Fannie Wilson

MRS. FANNIE WILSON. Many persons from birth to death are creatures of circumstances, and only by chance affect or impress their environment or render any benefit greater than they receive. Others accept the life granted them as an opportunity for work and service and many are made better by what they are able to accomplish. It is of the latter type that Mrs. Fannie Wilson, of El Dorado, is a representative. She gave many long years to the work of teaching, and has also made herself an effective instrument in business affairs at El Dorado, where she owns property accumulated chiefly through her own wisdom and management.

Mrs. Wilson's maiden name was Fannie Hull. She was born at North Elba in Essex County, New York, December 22, 1853. Her father, Jabez Hull, was born in New Hampshire in 1809, a son of Eli Hull. Eli Hull, who was born in Killingsworth, Connecticut, March 20, 1764, was a boy soldier of the Revolution. When only about twelve years of age he became a personal attendant to General Washington, and at the age of seventeen, in 1781, was enrolled as a regular in the ranks of the patriot armies and gave three years to the winning of independence, serving in Capt. Stevens Patten's Company of Col. Heman Swifts Second Regiment Connecticut, Continental line. He and three of his sons were at the Battle of Plattsburg in September, 1814. Through this ancestry Mrs. Wilson is eligible to membership in the Daughters of the American Revolution. Eli Hull married Sally Beckwith in 1790. She was born in March 1770, and died at Keene in March, 1862. Eli Hull died in Keene, Essex County, New York, April 3, 1828. He was one of the pioneers in that section of New York State. Jabez Hull, Mrs. Wilson's father, was born in New Hampshire, was reared and married in Essex County, New York, became a farmer, and afterwards moved out to Illinois, where he lived for many years. He died at La Prairie, Illinois, in 1871. He was a republican in politics and a member of the Methodist Episcopal Church. He married Miss Harriet Bullard, who was born at East Topsham, Vermont, May 1, 1821. She died June 2, 1917, at Potwin. She was undoubtedly one of the most remarkable women in El Dorado, where her home was for thirty-seven years. Her friends were legion and her death was mourned by many. She possessed a markably keen, active mind and was loved by all with whom she came in contact. She was ninety-six at the time of her death and throughout her life was a most active woman. She was a member of the Methodist church until she reached the age of seventy-four, when she became a Christian Scientist. Mr. and Mrs. Jabez Hull were the parents of five children, Mrs. Wilson being the youngest. Eli, the oldest, entered business and died in Chicago, Illinois. Cornelia resides at Potwin, Kansas, the widow of Silas Hull, a farmer in Butler County, now deceased Arletta is the wife of Henry Gladfelter of El Dorado, Kansas.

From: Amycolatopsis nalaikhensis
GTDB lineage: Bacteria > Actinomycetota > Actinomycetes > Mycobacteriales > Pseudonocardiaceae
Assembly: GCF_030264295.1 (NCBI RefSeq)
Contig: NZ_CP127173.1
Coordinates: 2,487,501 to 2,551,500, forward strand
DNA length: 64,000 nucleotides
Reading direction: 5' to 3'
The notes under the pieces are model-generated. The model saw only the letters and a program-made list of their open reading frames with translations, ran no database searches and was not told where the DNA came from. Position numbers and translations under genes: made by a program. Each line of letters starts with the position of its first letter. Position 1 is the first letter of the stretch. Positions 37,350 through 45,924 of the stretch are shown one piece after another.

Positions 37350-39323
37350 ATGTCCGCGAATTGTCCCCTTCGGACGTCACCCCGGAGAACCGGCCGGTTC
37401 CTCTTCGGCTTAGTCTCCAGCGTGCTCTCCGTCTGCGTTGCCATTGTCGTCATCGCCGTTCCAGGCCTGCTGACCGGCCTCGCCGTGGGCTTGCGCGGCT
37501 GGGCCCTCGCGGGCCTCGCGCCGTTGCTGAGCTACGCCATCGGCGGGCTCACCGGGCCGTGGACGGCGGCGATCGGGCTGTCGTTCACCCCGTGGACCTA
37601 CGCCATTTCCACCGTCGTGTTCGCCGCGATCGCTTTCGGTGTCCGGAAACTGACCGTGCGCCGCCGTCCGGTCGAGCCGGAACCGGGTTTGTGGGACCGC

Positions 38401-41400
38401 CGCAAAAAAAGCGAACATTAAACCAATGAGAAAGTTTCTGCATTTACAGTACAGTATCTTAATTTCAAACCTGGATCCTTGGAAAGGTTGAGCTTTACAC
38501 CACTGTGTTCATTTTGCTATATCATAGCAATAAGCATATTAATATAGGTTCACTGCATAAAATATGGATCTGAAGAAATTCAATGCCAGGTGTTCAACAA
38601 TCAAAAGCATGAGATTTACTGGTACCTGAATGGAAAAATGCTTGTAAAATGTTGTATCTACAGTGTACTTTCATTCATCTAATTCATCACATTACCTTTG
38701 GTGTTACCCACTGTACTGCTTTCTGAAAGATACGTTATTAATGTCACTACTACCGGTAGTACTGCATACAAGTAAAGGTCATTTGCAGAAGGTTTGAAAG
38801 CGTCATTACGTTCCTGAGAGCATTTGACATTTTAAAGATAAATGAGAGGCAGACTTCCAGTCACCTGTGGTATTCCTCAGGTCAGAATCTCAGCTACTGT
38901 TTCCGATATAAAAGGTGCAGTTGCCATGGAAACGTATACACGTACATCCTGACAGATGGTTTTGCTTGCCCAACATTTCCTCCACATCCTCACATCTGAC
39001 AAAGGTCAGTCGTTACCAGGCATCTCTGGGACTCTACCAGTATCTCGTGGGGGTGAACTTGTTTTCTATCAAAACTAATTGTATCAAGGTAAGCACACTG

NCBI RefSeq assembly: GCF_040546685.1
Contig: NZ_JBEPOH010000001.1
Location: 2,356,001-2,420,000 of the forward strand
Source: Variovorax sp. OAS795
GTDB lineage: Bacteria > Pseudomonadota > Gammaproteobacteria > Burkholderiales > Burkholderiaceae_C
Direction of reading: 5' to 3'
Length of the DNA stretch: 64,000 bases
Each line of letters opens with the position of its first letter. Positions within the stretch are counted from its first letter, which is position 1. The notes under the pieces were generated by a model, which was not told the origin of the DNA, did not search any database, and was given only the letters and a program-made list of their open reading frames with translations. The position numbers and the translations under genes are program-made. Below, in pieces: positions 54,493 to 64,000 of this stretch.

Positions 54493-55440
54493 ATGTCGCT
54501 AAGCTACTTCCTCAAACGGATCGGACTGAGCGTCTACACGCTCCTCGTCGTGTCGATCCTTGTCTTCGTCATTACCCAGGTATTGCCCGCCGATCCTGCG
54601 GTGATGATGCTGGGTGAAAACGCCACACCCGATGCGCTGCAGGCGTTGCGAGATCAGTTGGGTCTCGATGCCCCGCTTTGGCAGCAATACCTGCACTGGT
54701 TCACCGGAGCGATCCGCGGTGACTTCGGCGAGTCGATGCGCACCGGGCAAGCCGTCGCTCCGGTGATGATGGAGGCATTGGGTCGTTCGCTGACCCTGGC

Mrs. Wilson was educated in the public schools of La Prairie, Illinois, and she came to Kansas in 1874, being a pioneer settler in Plum Grove Township in Butler County. While living in Illinois she had taught school for five years, and after coming to Kansas she put in twenty-one years as a teacher in the country schools of Butler County. During 1875-76 she took higher courses in the State Normal School at Emporia. While teaching she also managed to accumulate some property and finally gave up her work in the schoolroom and resumed the active management of her farm in Plum Grove Township. Her homestead there comprises eighty acres of land, and she also has a 160 acres in New Mexico. Mrs. Wilson has a great deal of courage, and in 1906 she went out to New Mexico, then a territory, homesteaded a claim, and in 1907 settled upon it and lived there until she proved up. She also owns her city residence at 912 West Seventh Street in El Dorado. Recently Mrs. Wilson has disposed of some real estate in El Dorado. She sold this property consequent upon the rise in prices following the oil discoveries in Butler County. Mrs. Wilson is a former member of the Kansas State Grange.


A Standard History of Kansas and Kansans, written and compiled by William E. Connelley, Secretary of the Kansas State Historical Society, Topeka. Chicago: Lewis Publishing Company, copyright 1918; transcribed 1997.
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